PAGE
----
As discussed elsewhere in this edition of The Ticker, companies preparing their Form 10-Ks for the year ended December 31, 2020, will need to comply with several new rules and pieces of SEC guidance.
World’s Largest Asset Manager Urges More Disclosure on Climate Change, Foresees Transition to ‘Net Zero’ Economy
According to BlackRock, the world’s largest asset manager, climate risk is investment risk. In his most recent annual letter to CEOs of the companies in BlackRock’s portfolio, BlackRock CEO Larry Fink states that “no issue ranks higher than climate change on our clients’ lists of priorities. They ask us about it nearly every day.”
The world has certainly changed since March 12, 2020, when The Ticker first noted rising interest in virtual shareholder meetings (VSMs) due to COVID-19. According to updated facts and figures recently released by Broadridge Financial Solutions, Inc. (Broadridge), 1,957 VSMs were held on the company’s platform in 2020, a 500 percent increase over 2019.
On November 2, 2020, the SEC adopted amendments to the exempt offering framework with the aims of reducing regulatory complexity, facilitating capital formation and expanding investment opportunities.
On November 17, 2020, the SEC adopted amendments to Rule 302(b) of Regulation S-T to permit the use of electronic signatures in connection with SEC filings.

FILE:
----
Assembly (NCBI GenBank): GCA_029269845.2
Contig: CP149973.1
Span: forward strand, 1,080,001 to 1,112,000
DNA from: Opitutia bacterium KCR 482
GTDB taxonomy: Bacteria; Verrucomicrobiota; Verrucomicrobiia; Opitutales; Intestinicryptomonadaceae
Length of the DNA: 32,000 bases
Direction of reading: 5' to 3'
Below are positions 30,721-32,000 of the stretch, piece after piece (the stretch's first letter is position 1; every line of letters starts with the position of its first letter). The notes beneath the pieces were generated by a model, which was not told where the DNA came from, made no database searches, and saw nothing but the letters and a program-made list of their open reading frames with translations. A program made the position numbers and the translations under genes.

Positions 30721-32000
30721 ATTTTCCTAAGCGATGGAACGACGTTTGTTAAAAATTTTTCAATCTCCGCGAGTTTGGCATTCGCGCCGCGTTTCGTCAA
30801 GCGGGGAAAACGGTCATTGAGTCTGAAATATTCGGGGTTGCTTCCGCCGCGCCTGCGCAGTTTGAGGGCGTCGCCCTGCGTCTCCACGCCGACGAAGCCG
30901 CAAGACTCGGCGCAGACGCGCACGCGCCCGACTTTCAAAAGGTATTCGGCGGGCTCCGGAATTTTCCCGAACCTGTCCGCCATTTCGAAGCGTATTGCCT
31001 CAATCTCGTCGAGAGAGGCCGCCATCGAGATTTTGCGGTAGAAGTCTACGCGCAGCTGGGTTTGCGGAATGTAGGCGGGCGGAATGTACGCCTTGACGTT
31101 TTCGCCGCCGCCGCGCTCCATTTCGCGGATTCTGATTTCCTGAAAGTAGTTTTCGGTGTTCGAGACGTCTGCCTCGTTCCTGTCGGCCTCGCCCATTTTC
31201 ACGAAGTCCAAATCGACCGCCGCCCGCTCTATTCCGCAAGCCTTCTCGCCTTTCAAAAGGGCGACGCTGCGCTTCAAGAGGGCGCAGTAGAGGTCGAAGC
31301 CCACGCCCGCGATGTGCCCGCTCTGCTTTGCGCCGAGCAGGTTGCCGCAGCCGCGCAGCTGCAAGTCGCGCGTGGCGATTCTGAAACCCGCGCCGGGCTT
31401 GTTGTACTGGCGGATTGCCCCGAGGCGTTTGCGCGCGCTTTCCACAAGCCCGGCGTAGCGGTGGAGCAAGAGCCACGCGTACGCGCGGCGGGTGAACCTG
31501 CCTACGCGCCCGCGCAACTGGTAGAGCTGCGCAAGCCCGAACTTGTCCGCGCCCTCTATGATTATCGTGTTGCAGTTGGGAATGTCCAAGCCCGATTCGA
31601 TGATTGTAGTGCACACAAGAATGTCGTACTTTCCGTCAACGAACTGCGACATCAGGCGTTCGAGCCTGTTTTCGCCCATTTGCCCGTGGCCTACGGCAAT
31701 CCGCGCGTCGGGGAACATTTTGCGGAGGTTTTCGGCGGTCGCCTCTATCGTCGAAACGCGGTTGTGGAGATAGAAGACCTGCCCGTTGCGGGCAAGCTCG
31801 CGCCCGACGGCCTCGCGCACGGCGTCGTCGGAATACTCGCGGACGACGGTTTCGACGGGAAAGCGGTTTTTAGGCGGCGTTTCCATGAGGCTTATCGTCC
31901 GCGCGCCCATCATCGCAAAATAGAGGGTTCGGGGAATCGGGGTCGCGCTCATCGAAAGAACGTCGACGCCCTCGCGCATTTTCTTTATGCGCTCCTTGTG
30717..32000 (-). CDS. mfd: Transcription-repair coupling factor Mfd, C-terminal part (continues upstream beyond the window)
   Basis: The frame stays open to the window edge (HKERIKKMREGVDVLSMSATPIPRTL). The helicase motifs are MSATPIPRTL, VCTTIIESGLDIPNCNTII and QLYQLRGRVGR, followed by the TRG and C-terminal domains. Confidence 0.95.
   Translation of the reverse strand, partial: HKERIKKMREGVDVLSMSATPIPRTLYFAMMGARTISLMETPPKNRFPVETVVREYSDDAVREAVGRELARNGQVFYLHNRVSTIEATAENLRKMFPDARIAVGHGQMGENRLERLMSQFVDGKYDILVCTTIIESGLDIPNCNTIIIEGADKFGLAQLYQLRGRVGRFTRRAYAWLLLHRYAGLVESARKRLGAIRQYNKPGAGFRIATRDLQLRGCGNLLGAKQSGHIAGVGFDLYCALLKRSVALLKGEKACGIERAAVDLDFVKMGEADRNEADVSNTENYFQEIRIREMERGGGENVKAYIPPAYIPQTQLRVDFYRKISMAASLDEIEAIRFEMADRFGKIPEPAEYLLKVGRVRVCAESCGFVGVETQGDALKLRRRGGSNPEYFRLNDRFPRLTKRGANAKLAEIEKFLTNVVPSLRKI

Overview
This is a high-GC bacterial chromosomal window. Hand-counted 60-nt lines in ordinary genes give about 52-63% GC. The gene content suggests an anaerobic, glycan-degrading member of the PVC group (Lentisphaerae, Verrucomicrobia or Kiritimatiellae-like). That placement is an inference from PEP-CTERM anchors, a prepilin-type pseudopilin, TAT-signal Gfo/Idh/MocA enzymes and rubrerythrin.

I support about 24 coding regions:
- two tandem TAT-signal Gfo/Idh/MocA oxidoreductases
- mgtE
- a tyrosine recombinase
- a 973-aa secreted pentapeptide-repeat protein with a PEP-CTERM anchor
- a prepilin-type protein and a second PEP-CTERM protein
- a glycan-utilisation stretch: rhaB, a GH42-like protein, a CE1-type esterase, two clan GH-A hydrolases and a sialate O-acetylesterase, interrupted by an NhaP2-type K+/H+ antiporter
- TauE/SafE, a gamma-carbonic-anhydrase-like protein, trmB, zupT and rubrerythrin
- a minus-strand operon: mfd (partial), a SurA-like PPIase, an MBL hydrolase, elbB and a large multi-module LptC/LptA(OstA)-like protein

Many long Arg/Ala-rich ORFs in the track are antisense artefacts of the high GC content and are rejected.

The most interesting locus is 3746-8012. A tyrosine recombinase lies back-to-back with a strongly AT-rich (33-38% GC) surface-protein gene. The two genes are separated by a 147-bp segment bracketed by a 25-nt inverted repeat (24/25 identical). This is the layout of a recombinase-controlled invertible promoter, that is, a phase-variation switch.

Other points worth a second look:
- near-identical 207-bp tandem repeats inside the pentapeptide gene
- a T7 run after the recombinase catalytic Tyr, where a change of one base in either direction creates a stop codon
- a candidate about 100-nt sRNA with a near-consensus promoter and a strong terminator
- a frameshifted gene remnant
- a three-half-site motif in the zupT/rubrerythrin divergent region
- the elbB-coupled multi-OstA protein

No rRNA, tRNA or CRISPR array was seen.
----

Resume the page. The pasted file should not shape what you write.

On November 19, 2020, the SEC adopted amendments to certain financial disclosure requirements in Regulation S-K with the aim of reducing duplicative disclosure and focusing on material information.
SEC Proposes Temporary Expansion of Rule 701 and Form S-8 to Include Compensatory Offerings to Workers in the ‘Gig Economy’
On November 24, 2020, the SEC proposed temporary rules to permit, for five years and subject to certain conditions, a company to provide equity compensation to certain “platform workers” who provide services available through the company’s technology-based marketplace platform.
On November 12, 2020, proxy advisory firm Institutional Shareholder Services Inc. (ISS) announced updates to its proxy voting guidelines for the 2021 proxy season, applicable to shareholder meetings on or after February 1, 2021.
On September 30, 2020, two years after making headlines by enacting Senate Bill 826, legislation requiring public companies based in the state to include at least one woman on their boards by the end of 2019, California enacted Assembly Bill 979, a similar bill requiring public companies based in the state to include at least one director from an underrepresented community by the end of 2021.
While California’s legislative mandates have garnered the most attention, several other state legislatures have enacted or are considering board diversity legislation. In addition, a recent proposal by influential proxy advisory firm Institutional Shareholder Services Inc. has the potential to effectively mandate racial and ethnic diversity on all public company boards, regardless of applicable state law.